|Israel’s ‘unspoken alliance’
|By Laila El-Haddad
Sasha Polakow-Suransky, a senior editor at Foreign Affairs, poured through 7,000 pages of never-before-seen classified South African documents while researching his book, Israel’s Secret Relationship with Apartheid South Africa.
In it, he relays the minutes and details of conversations between top level officials on both sides that shed light on the extent and nature of Israel’s cooperation with and enablement of South Africa’s Apartheid regime, both in military and non-military matters.
It was a relationship that benefited both sides: South Africa acquired vital components from Israel to help advance its nuclear programme, while sharing their knowledge and components with Israel as it pursued its own nuclear ambitions.
Al Jazeera talked to Sasha Polakow-Suransky about his book.
Al Jazeera: There are several other books on the subject of Israeli-South African arms cooperation. How is yours different?
Polakow-Suransky: It’s the first book based on primary source material from either country’s archive.
Those archives also include a lot of Israeli documents and interviews with very high level people on both sides, not just diplomats but also generals who are retired from the Israeli Defense Forces (IDF) or from the South African Defense Force (SADF).
Was there a single incident that led to the birth of the Israeli-South African alliance?
The Yom Kippur war in 1973. Almost all African countries severed ties with Israel during and after the Yom Kippur war, and they felt a sense of betrayal and very quickly got in bed with South Africa.
There were major economic motivations for this as well: this was one of the only bright spots for the Israeli economy and [Shimon] Peres took over the defence ministry soon after that and rebuilt the defence industry, and South Africa was a very needy and eager customer.
Within a few years they became the single largest client for the Israeli defence industry.
When and how did the interests of either side converge?
This gets into the question of ideology.
There is a convergence of interests in 1973 and this lasts throughout the relationship.
1973 to 1977 is a period in the relationship that’s really defined purely by Realpolitik and Israel’s economic needs, desire for export markets, and South Africa’s desperation for weapons that they are having trouble buying elsewhere.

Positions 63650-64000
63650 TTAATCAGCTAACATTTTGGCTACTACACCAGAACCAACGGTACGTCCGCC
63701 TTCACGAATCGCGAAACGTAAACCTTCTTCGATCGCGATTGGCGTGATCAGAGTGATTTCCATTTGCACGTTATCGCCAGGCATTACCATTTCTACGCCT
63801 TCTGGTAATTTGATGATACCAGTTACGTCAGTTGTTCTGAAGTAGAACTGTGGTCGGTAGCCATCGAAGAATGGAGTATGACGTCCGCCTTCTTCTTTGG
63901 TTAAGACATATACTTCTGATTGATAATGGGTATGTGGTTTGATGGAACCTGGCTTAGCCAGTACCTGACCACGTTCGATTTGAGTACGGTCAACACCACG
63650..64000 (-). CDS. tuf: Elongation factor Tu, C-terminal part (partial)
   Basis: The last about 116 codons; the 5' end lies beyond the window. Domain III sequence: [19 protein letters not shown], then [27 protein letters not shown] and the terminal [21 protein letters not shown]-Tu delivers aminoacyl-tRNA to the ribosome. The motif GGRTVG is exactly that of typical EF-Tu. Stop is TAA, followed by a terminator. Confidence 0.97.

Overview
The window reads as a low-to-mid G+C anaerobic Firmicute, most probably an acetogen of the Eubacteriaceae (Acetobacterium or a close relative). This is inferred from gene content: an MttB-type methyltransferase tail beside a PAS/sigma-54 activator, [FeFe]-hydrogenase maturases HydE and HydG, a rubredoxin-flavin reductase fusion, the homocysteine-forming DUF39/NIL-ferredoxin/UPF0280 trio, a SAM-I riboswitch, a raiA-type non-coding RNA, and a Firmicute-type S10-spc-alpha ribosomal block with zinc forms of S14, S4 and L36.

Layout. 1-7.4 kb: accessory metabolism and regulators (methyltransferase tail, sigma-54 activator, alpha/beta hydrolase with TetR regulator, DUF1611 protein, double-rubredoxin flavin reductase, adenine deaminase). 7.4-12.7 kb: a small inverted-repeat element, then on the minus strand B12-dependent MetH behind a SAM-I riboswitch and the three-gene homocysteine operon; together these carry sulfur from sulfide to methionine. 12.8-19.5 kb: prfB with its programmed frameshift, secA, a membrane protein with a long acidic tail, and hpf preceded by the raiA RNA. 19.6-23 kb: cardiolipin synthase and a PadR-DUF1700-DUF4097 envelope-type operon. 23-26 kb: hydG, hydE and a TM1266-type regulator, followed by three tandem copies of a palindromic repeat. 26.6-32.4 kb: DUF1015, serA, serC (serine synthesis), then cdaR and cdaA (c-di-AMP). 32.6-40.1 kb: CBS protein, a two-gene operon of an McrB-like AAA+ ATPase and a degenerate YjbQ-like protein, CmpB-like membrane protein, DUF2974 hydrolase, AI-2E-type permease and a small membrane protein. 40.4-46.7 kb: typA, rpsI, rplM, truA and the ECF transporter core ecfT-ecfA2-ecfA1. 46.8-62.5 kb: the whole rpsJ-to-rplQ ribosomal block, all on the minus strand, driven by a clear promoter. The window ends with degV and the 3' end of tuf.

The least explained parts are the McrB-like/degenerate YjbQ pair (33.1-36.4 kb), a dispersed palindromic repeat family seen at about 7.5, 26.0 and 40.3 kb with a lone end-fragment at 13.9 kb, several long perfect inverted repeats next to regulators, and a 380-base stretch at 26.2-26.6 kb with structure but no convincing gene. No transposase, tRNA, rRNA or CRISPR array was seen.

The economic motivation is always there but after 1977 it becomes much deeper and you see a group of leading Israeli security officials who were willing to openly state their admiration for the South African government and urge Israel and other countries to support and arm the South African government.
When Israel takes out the Iraqi nuclear reactor in 1981, they invite the South Africans to come and view the video footage of the operation.
The Israeli army chief of staff Raful Eitan tells them it was necessary to prevent “these crazy Arabs to possess nuclear weapons”.
By 1988 when the Apartheid regime is crumbling these guys are still very shamelessly openly defending the Apartheid regime – in 1988 – this is two years away from Nelson Mandela being released.
So it’s hard to deny this ideological element. It’s certainly not the only motivation and certainly not the catalyst in the beginning of 1973 but it comes into play after 1977 and it really lasts through [to] the end of the alliance.
Shimon Peres, the Israeli president, has denied accusations that he offered to sell nuclear-capable Jericho missiles to South Africa.
Peres was very careful in what he said. He denies that his signature is on the minutes of the meeting.
But he doesn’t deny that he was present at [that] meeting or that the discussions took place. His signature is on other documents from the same week swearing it all to secrecy.
He was there. The discussions happened. Nuclear weapons were part of the discussion.
My charge is not that Peres came with a briefcase with a warhead. My charge is that he was present at the meeting and willingly discussed a possible sale that never went through.
It’s clear to me that Peres had led the South Africans to believe that there was an offer on the table and the South Africans reacted to that.
I personally feel that’s not the most revealing or shocking revelation in the book because it’s a deal that never went through.
What did go through?
A joint research and development programme on nuclear-capable Jericho missiles.
Dozens of Israeli scientists went to South Africa to help build the delivery system, and the South Africans were working independently on creating their own nuclear warhead for that missile. This was the planned future nuclear arsenal in South Africa.
They were working very closely on it throughout the 1980s, and South Africa was helping with financing and Israel was helping with knowhow. And this was not just for the South Africans.
This was also for the modernisation of technology that Israel was using itself. It was a two-way street.
In the last paragraph of the book, and to me this is one of the most important parts, Israeli politician Elezar Granot who served on the knesset’s defence committee in the 1980s told me that a lot of important work was being done for Israel’s military and nuclear programme, and it wasn’t being done in the US or France or England.
He said: “Most of the work that was done – I’m talking about the new kinds of weapons – was done in South Africa.”
What would you say was the most interesting or revealing thing you uncovered in the course of your research?
Essentially from the early 1960s to the mid 1970s South Africa was shipping yellowcake uranium to Israel but the Israelis were not allowed to use it for military purposes because they had agreed on bilateral safeguards.
And then in 1976 the Israelis need it and there’s a large stockpile by that point. Israeli intelligence officials want to release the safeguards and so they approach South Africa.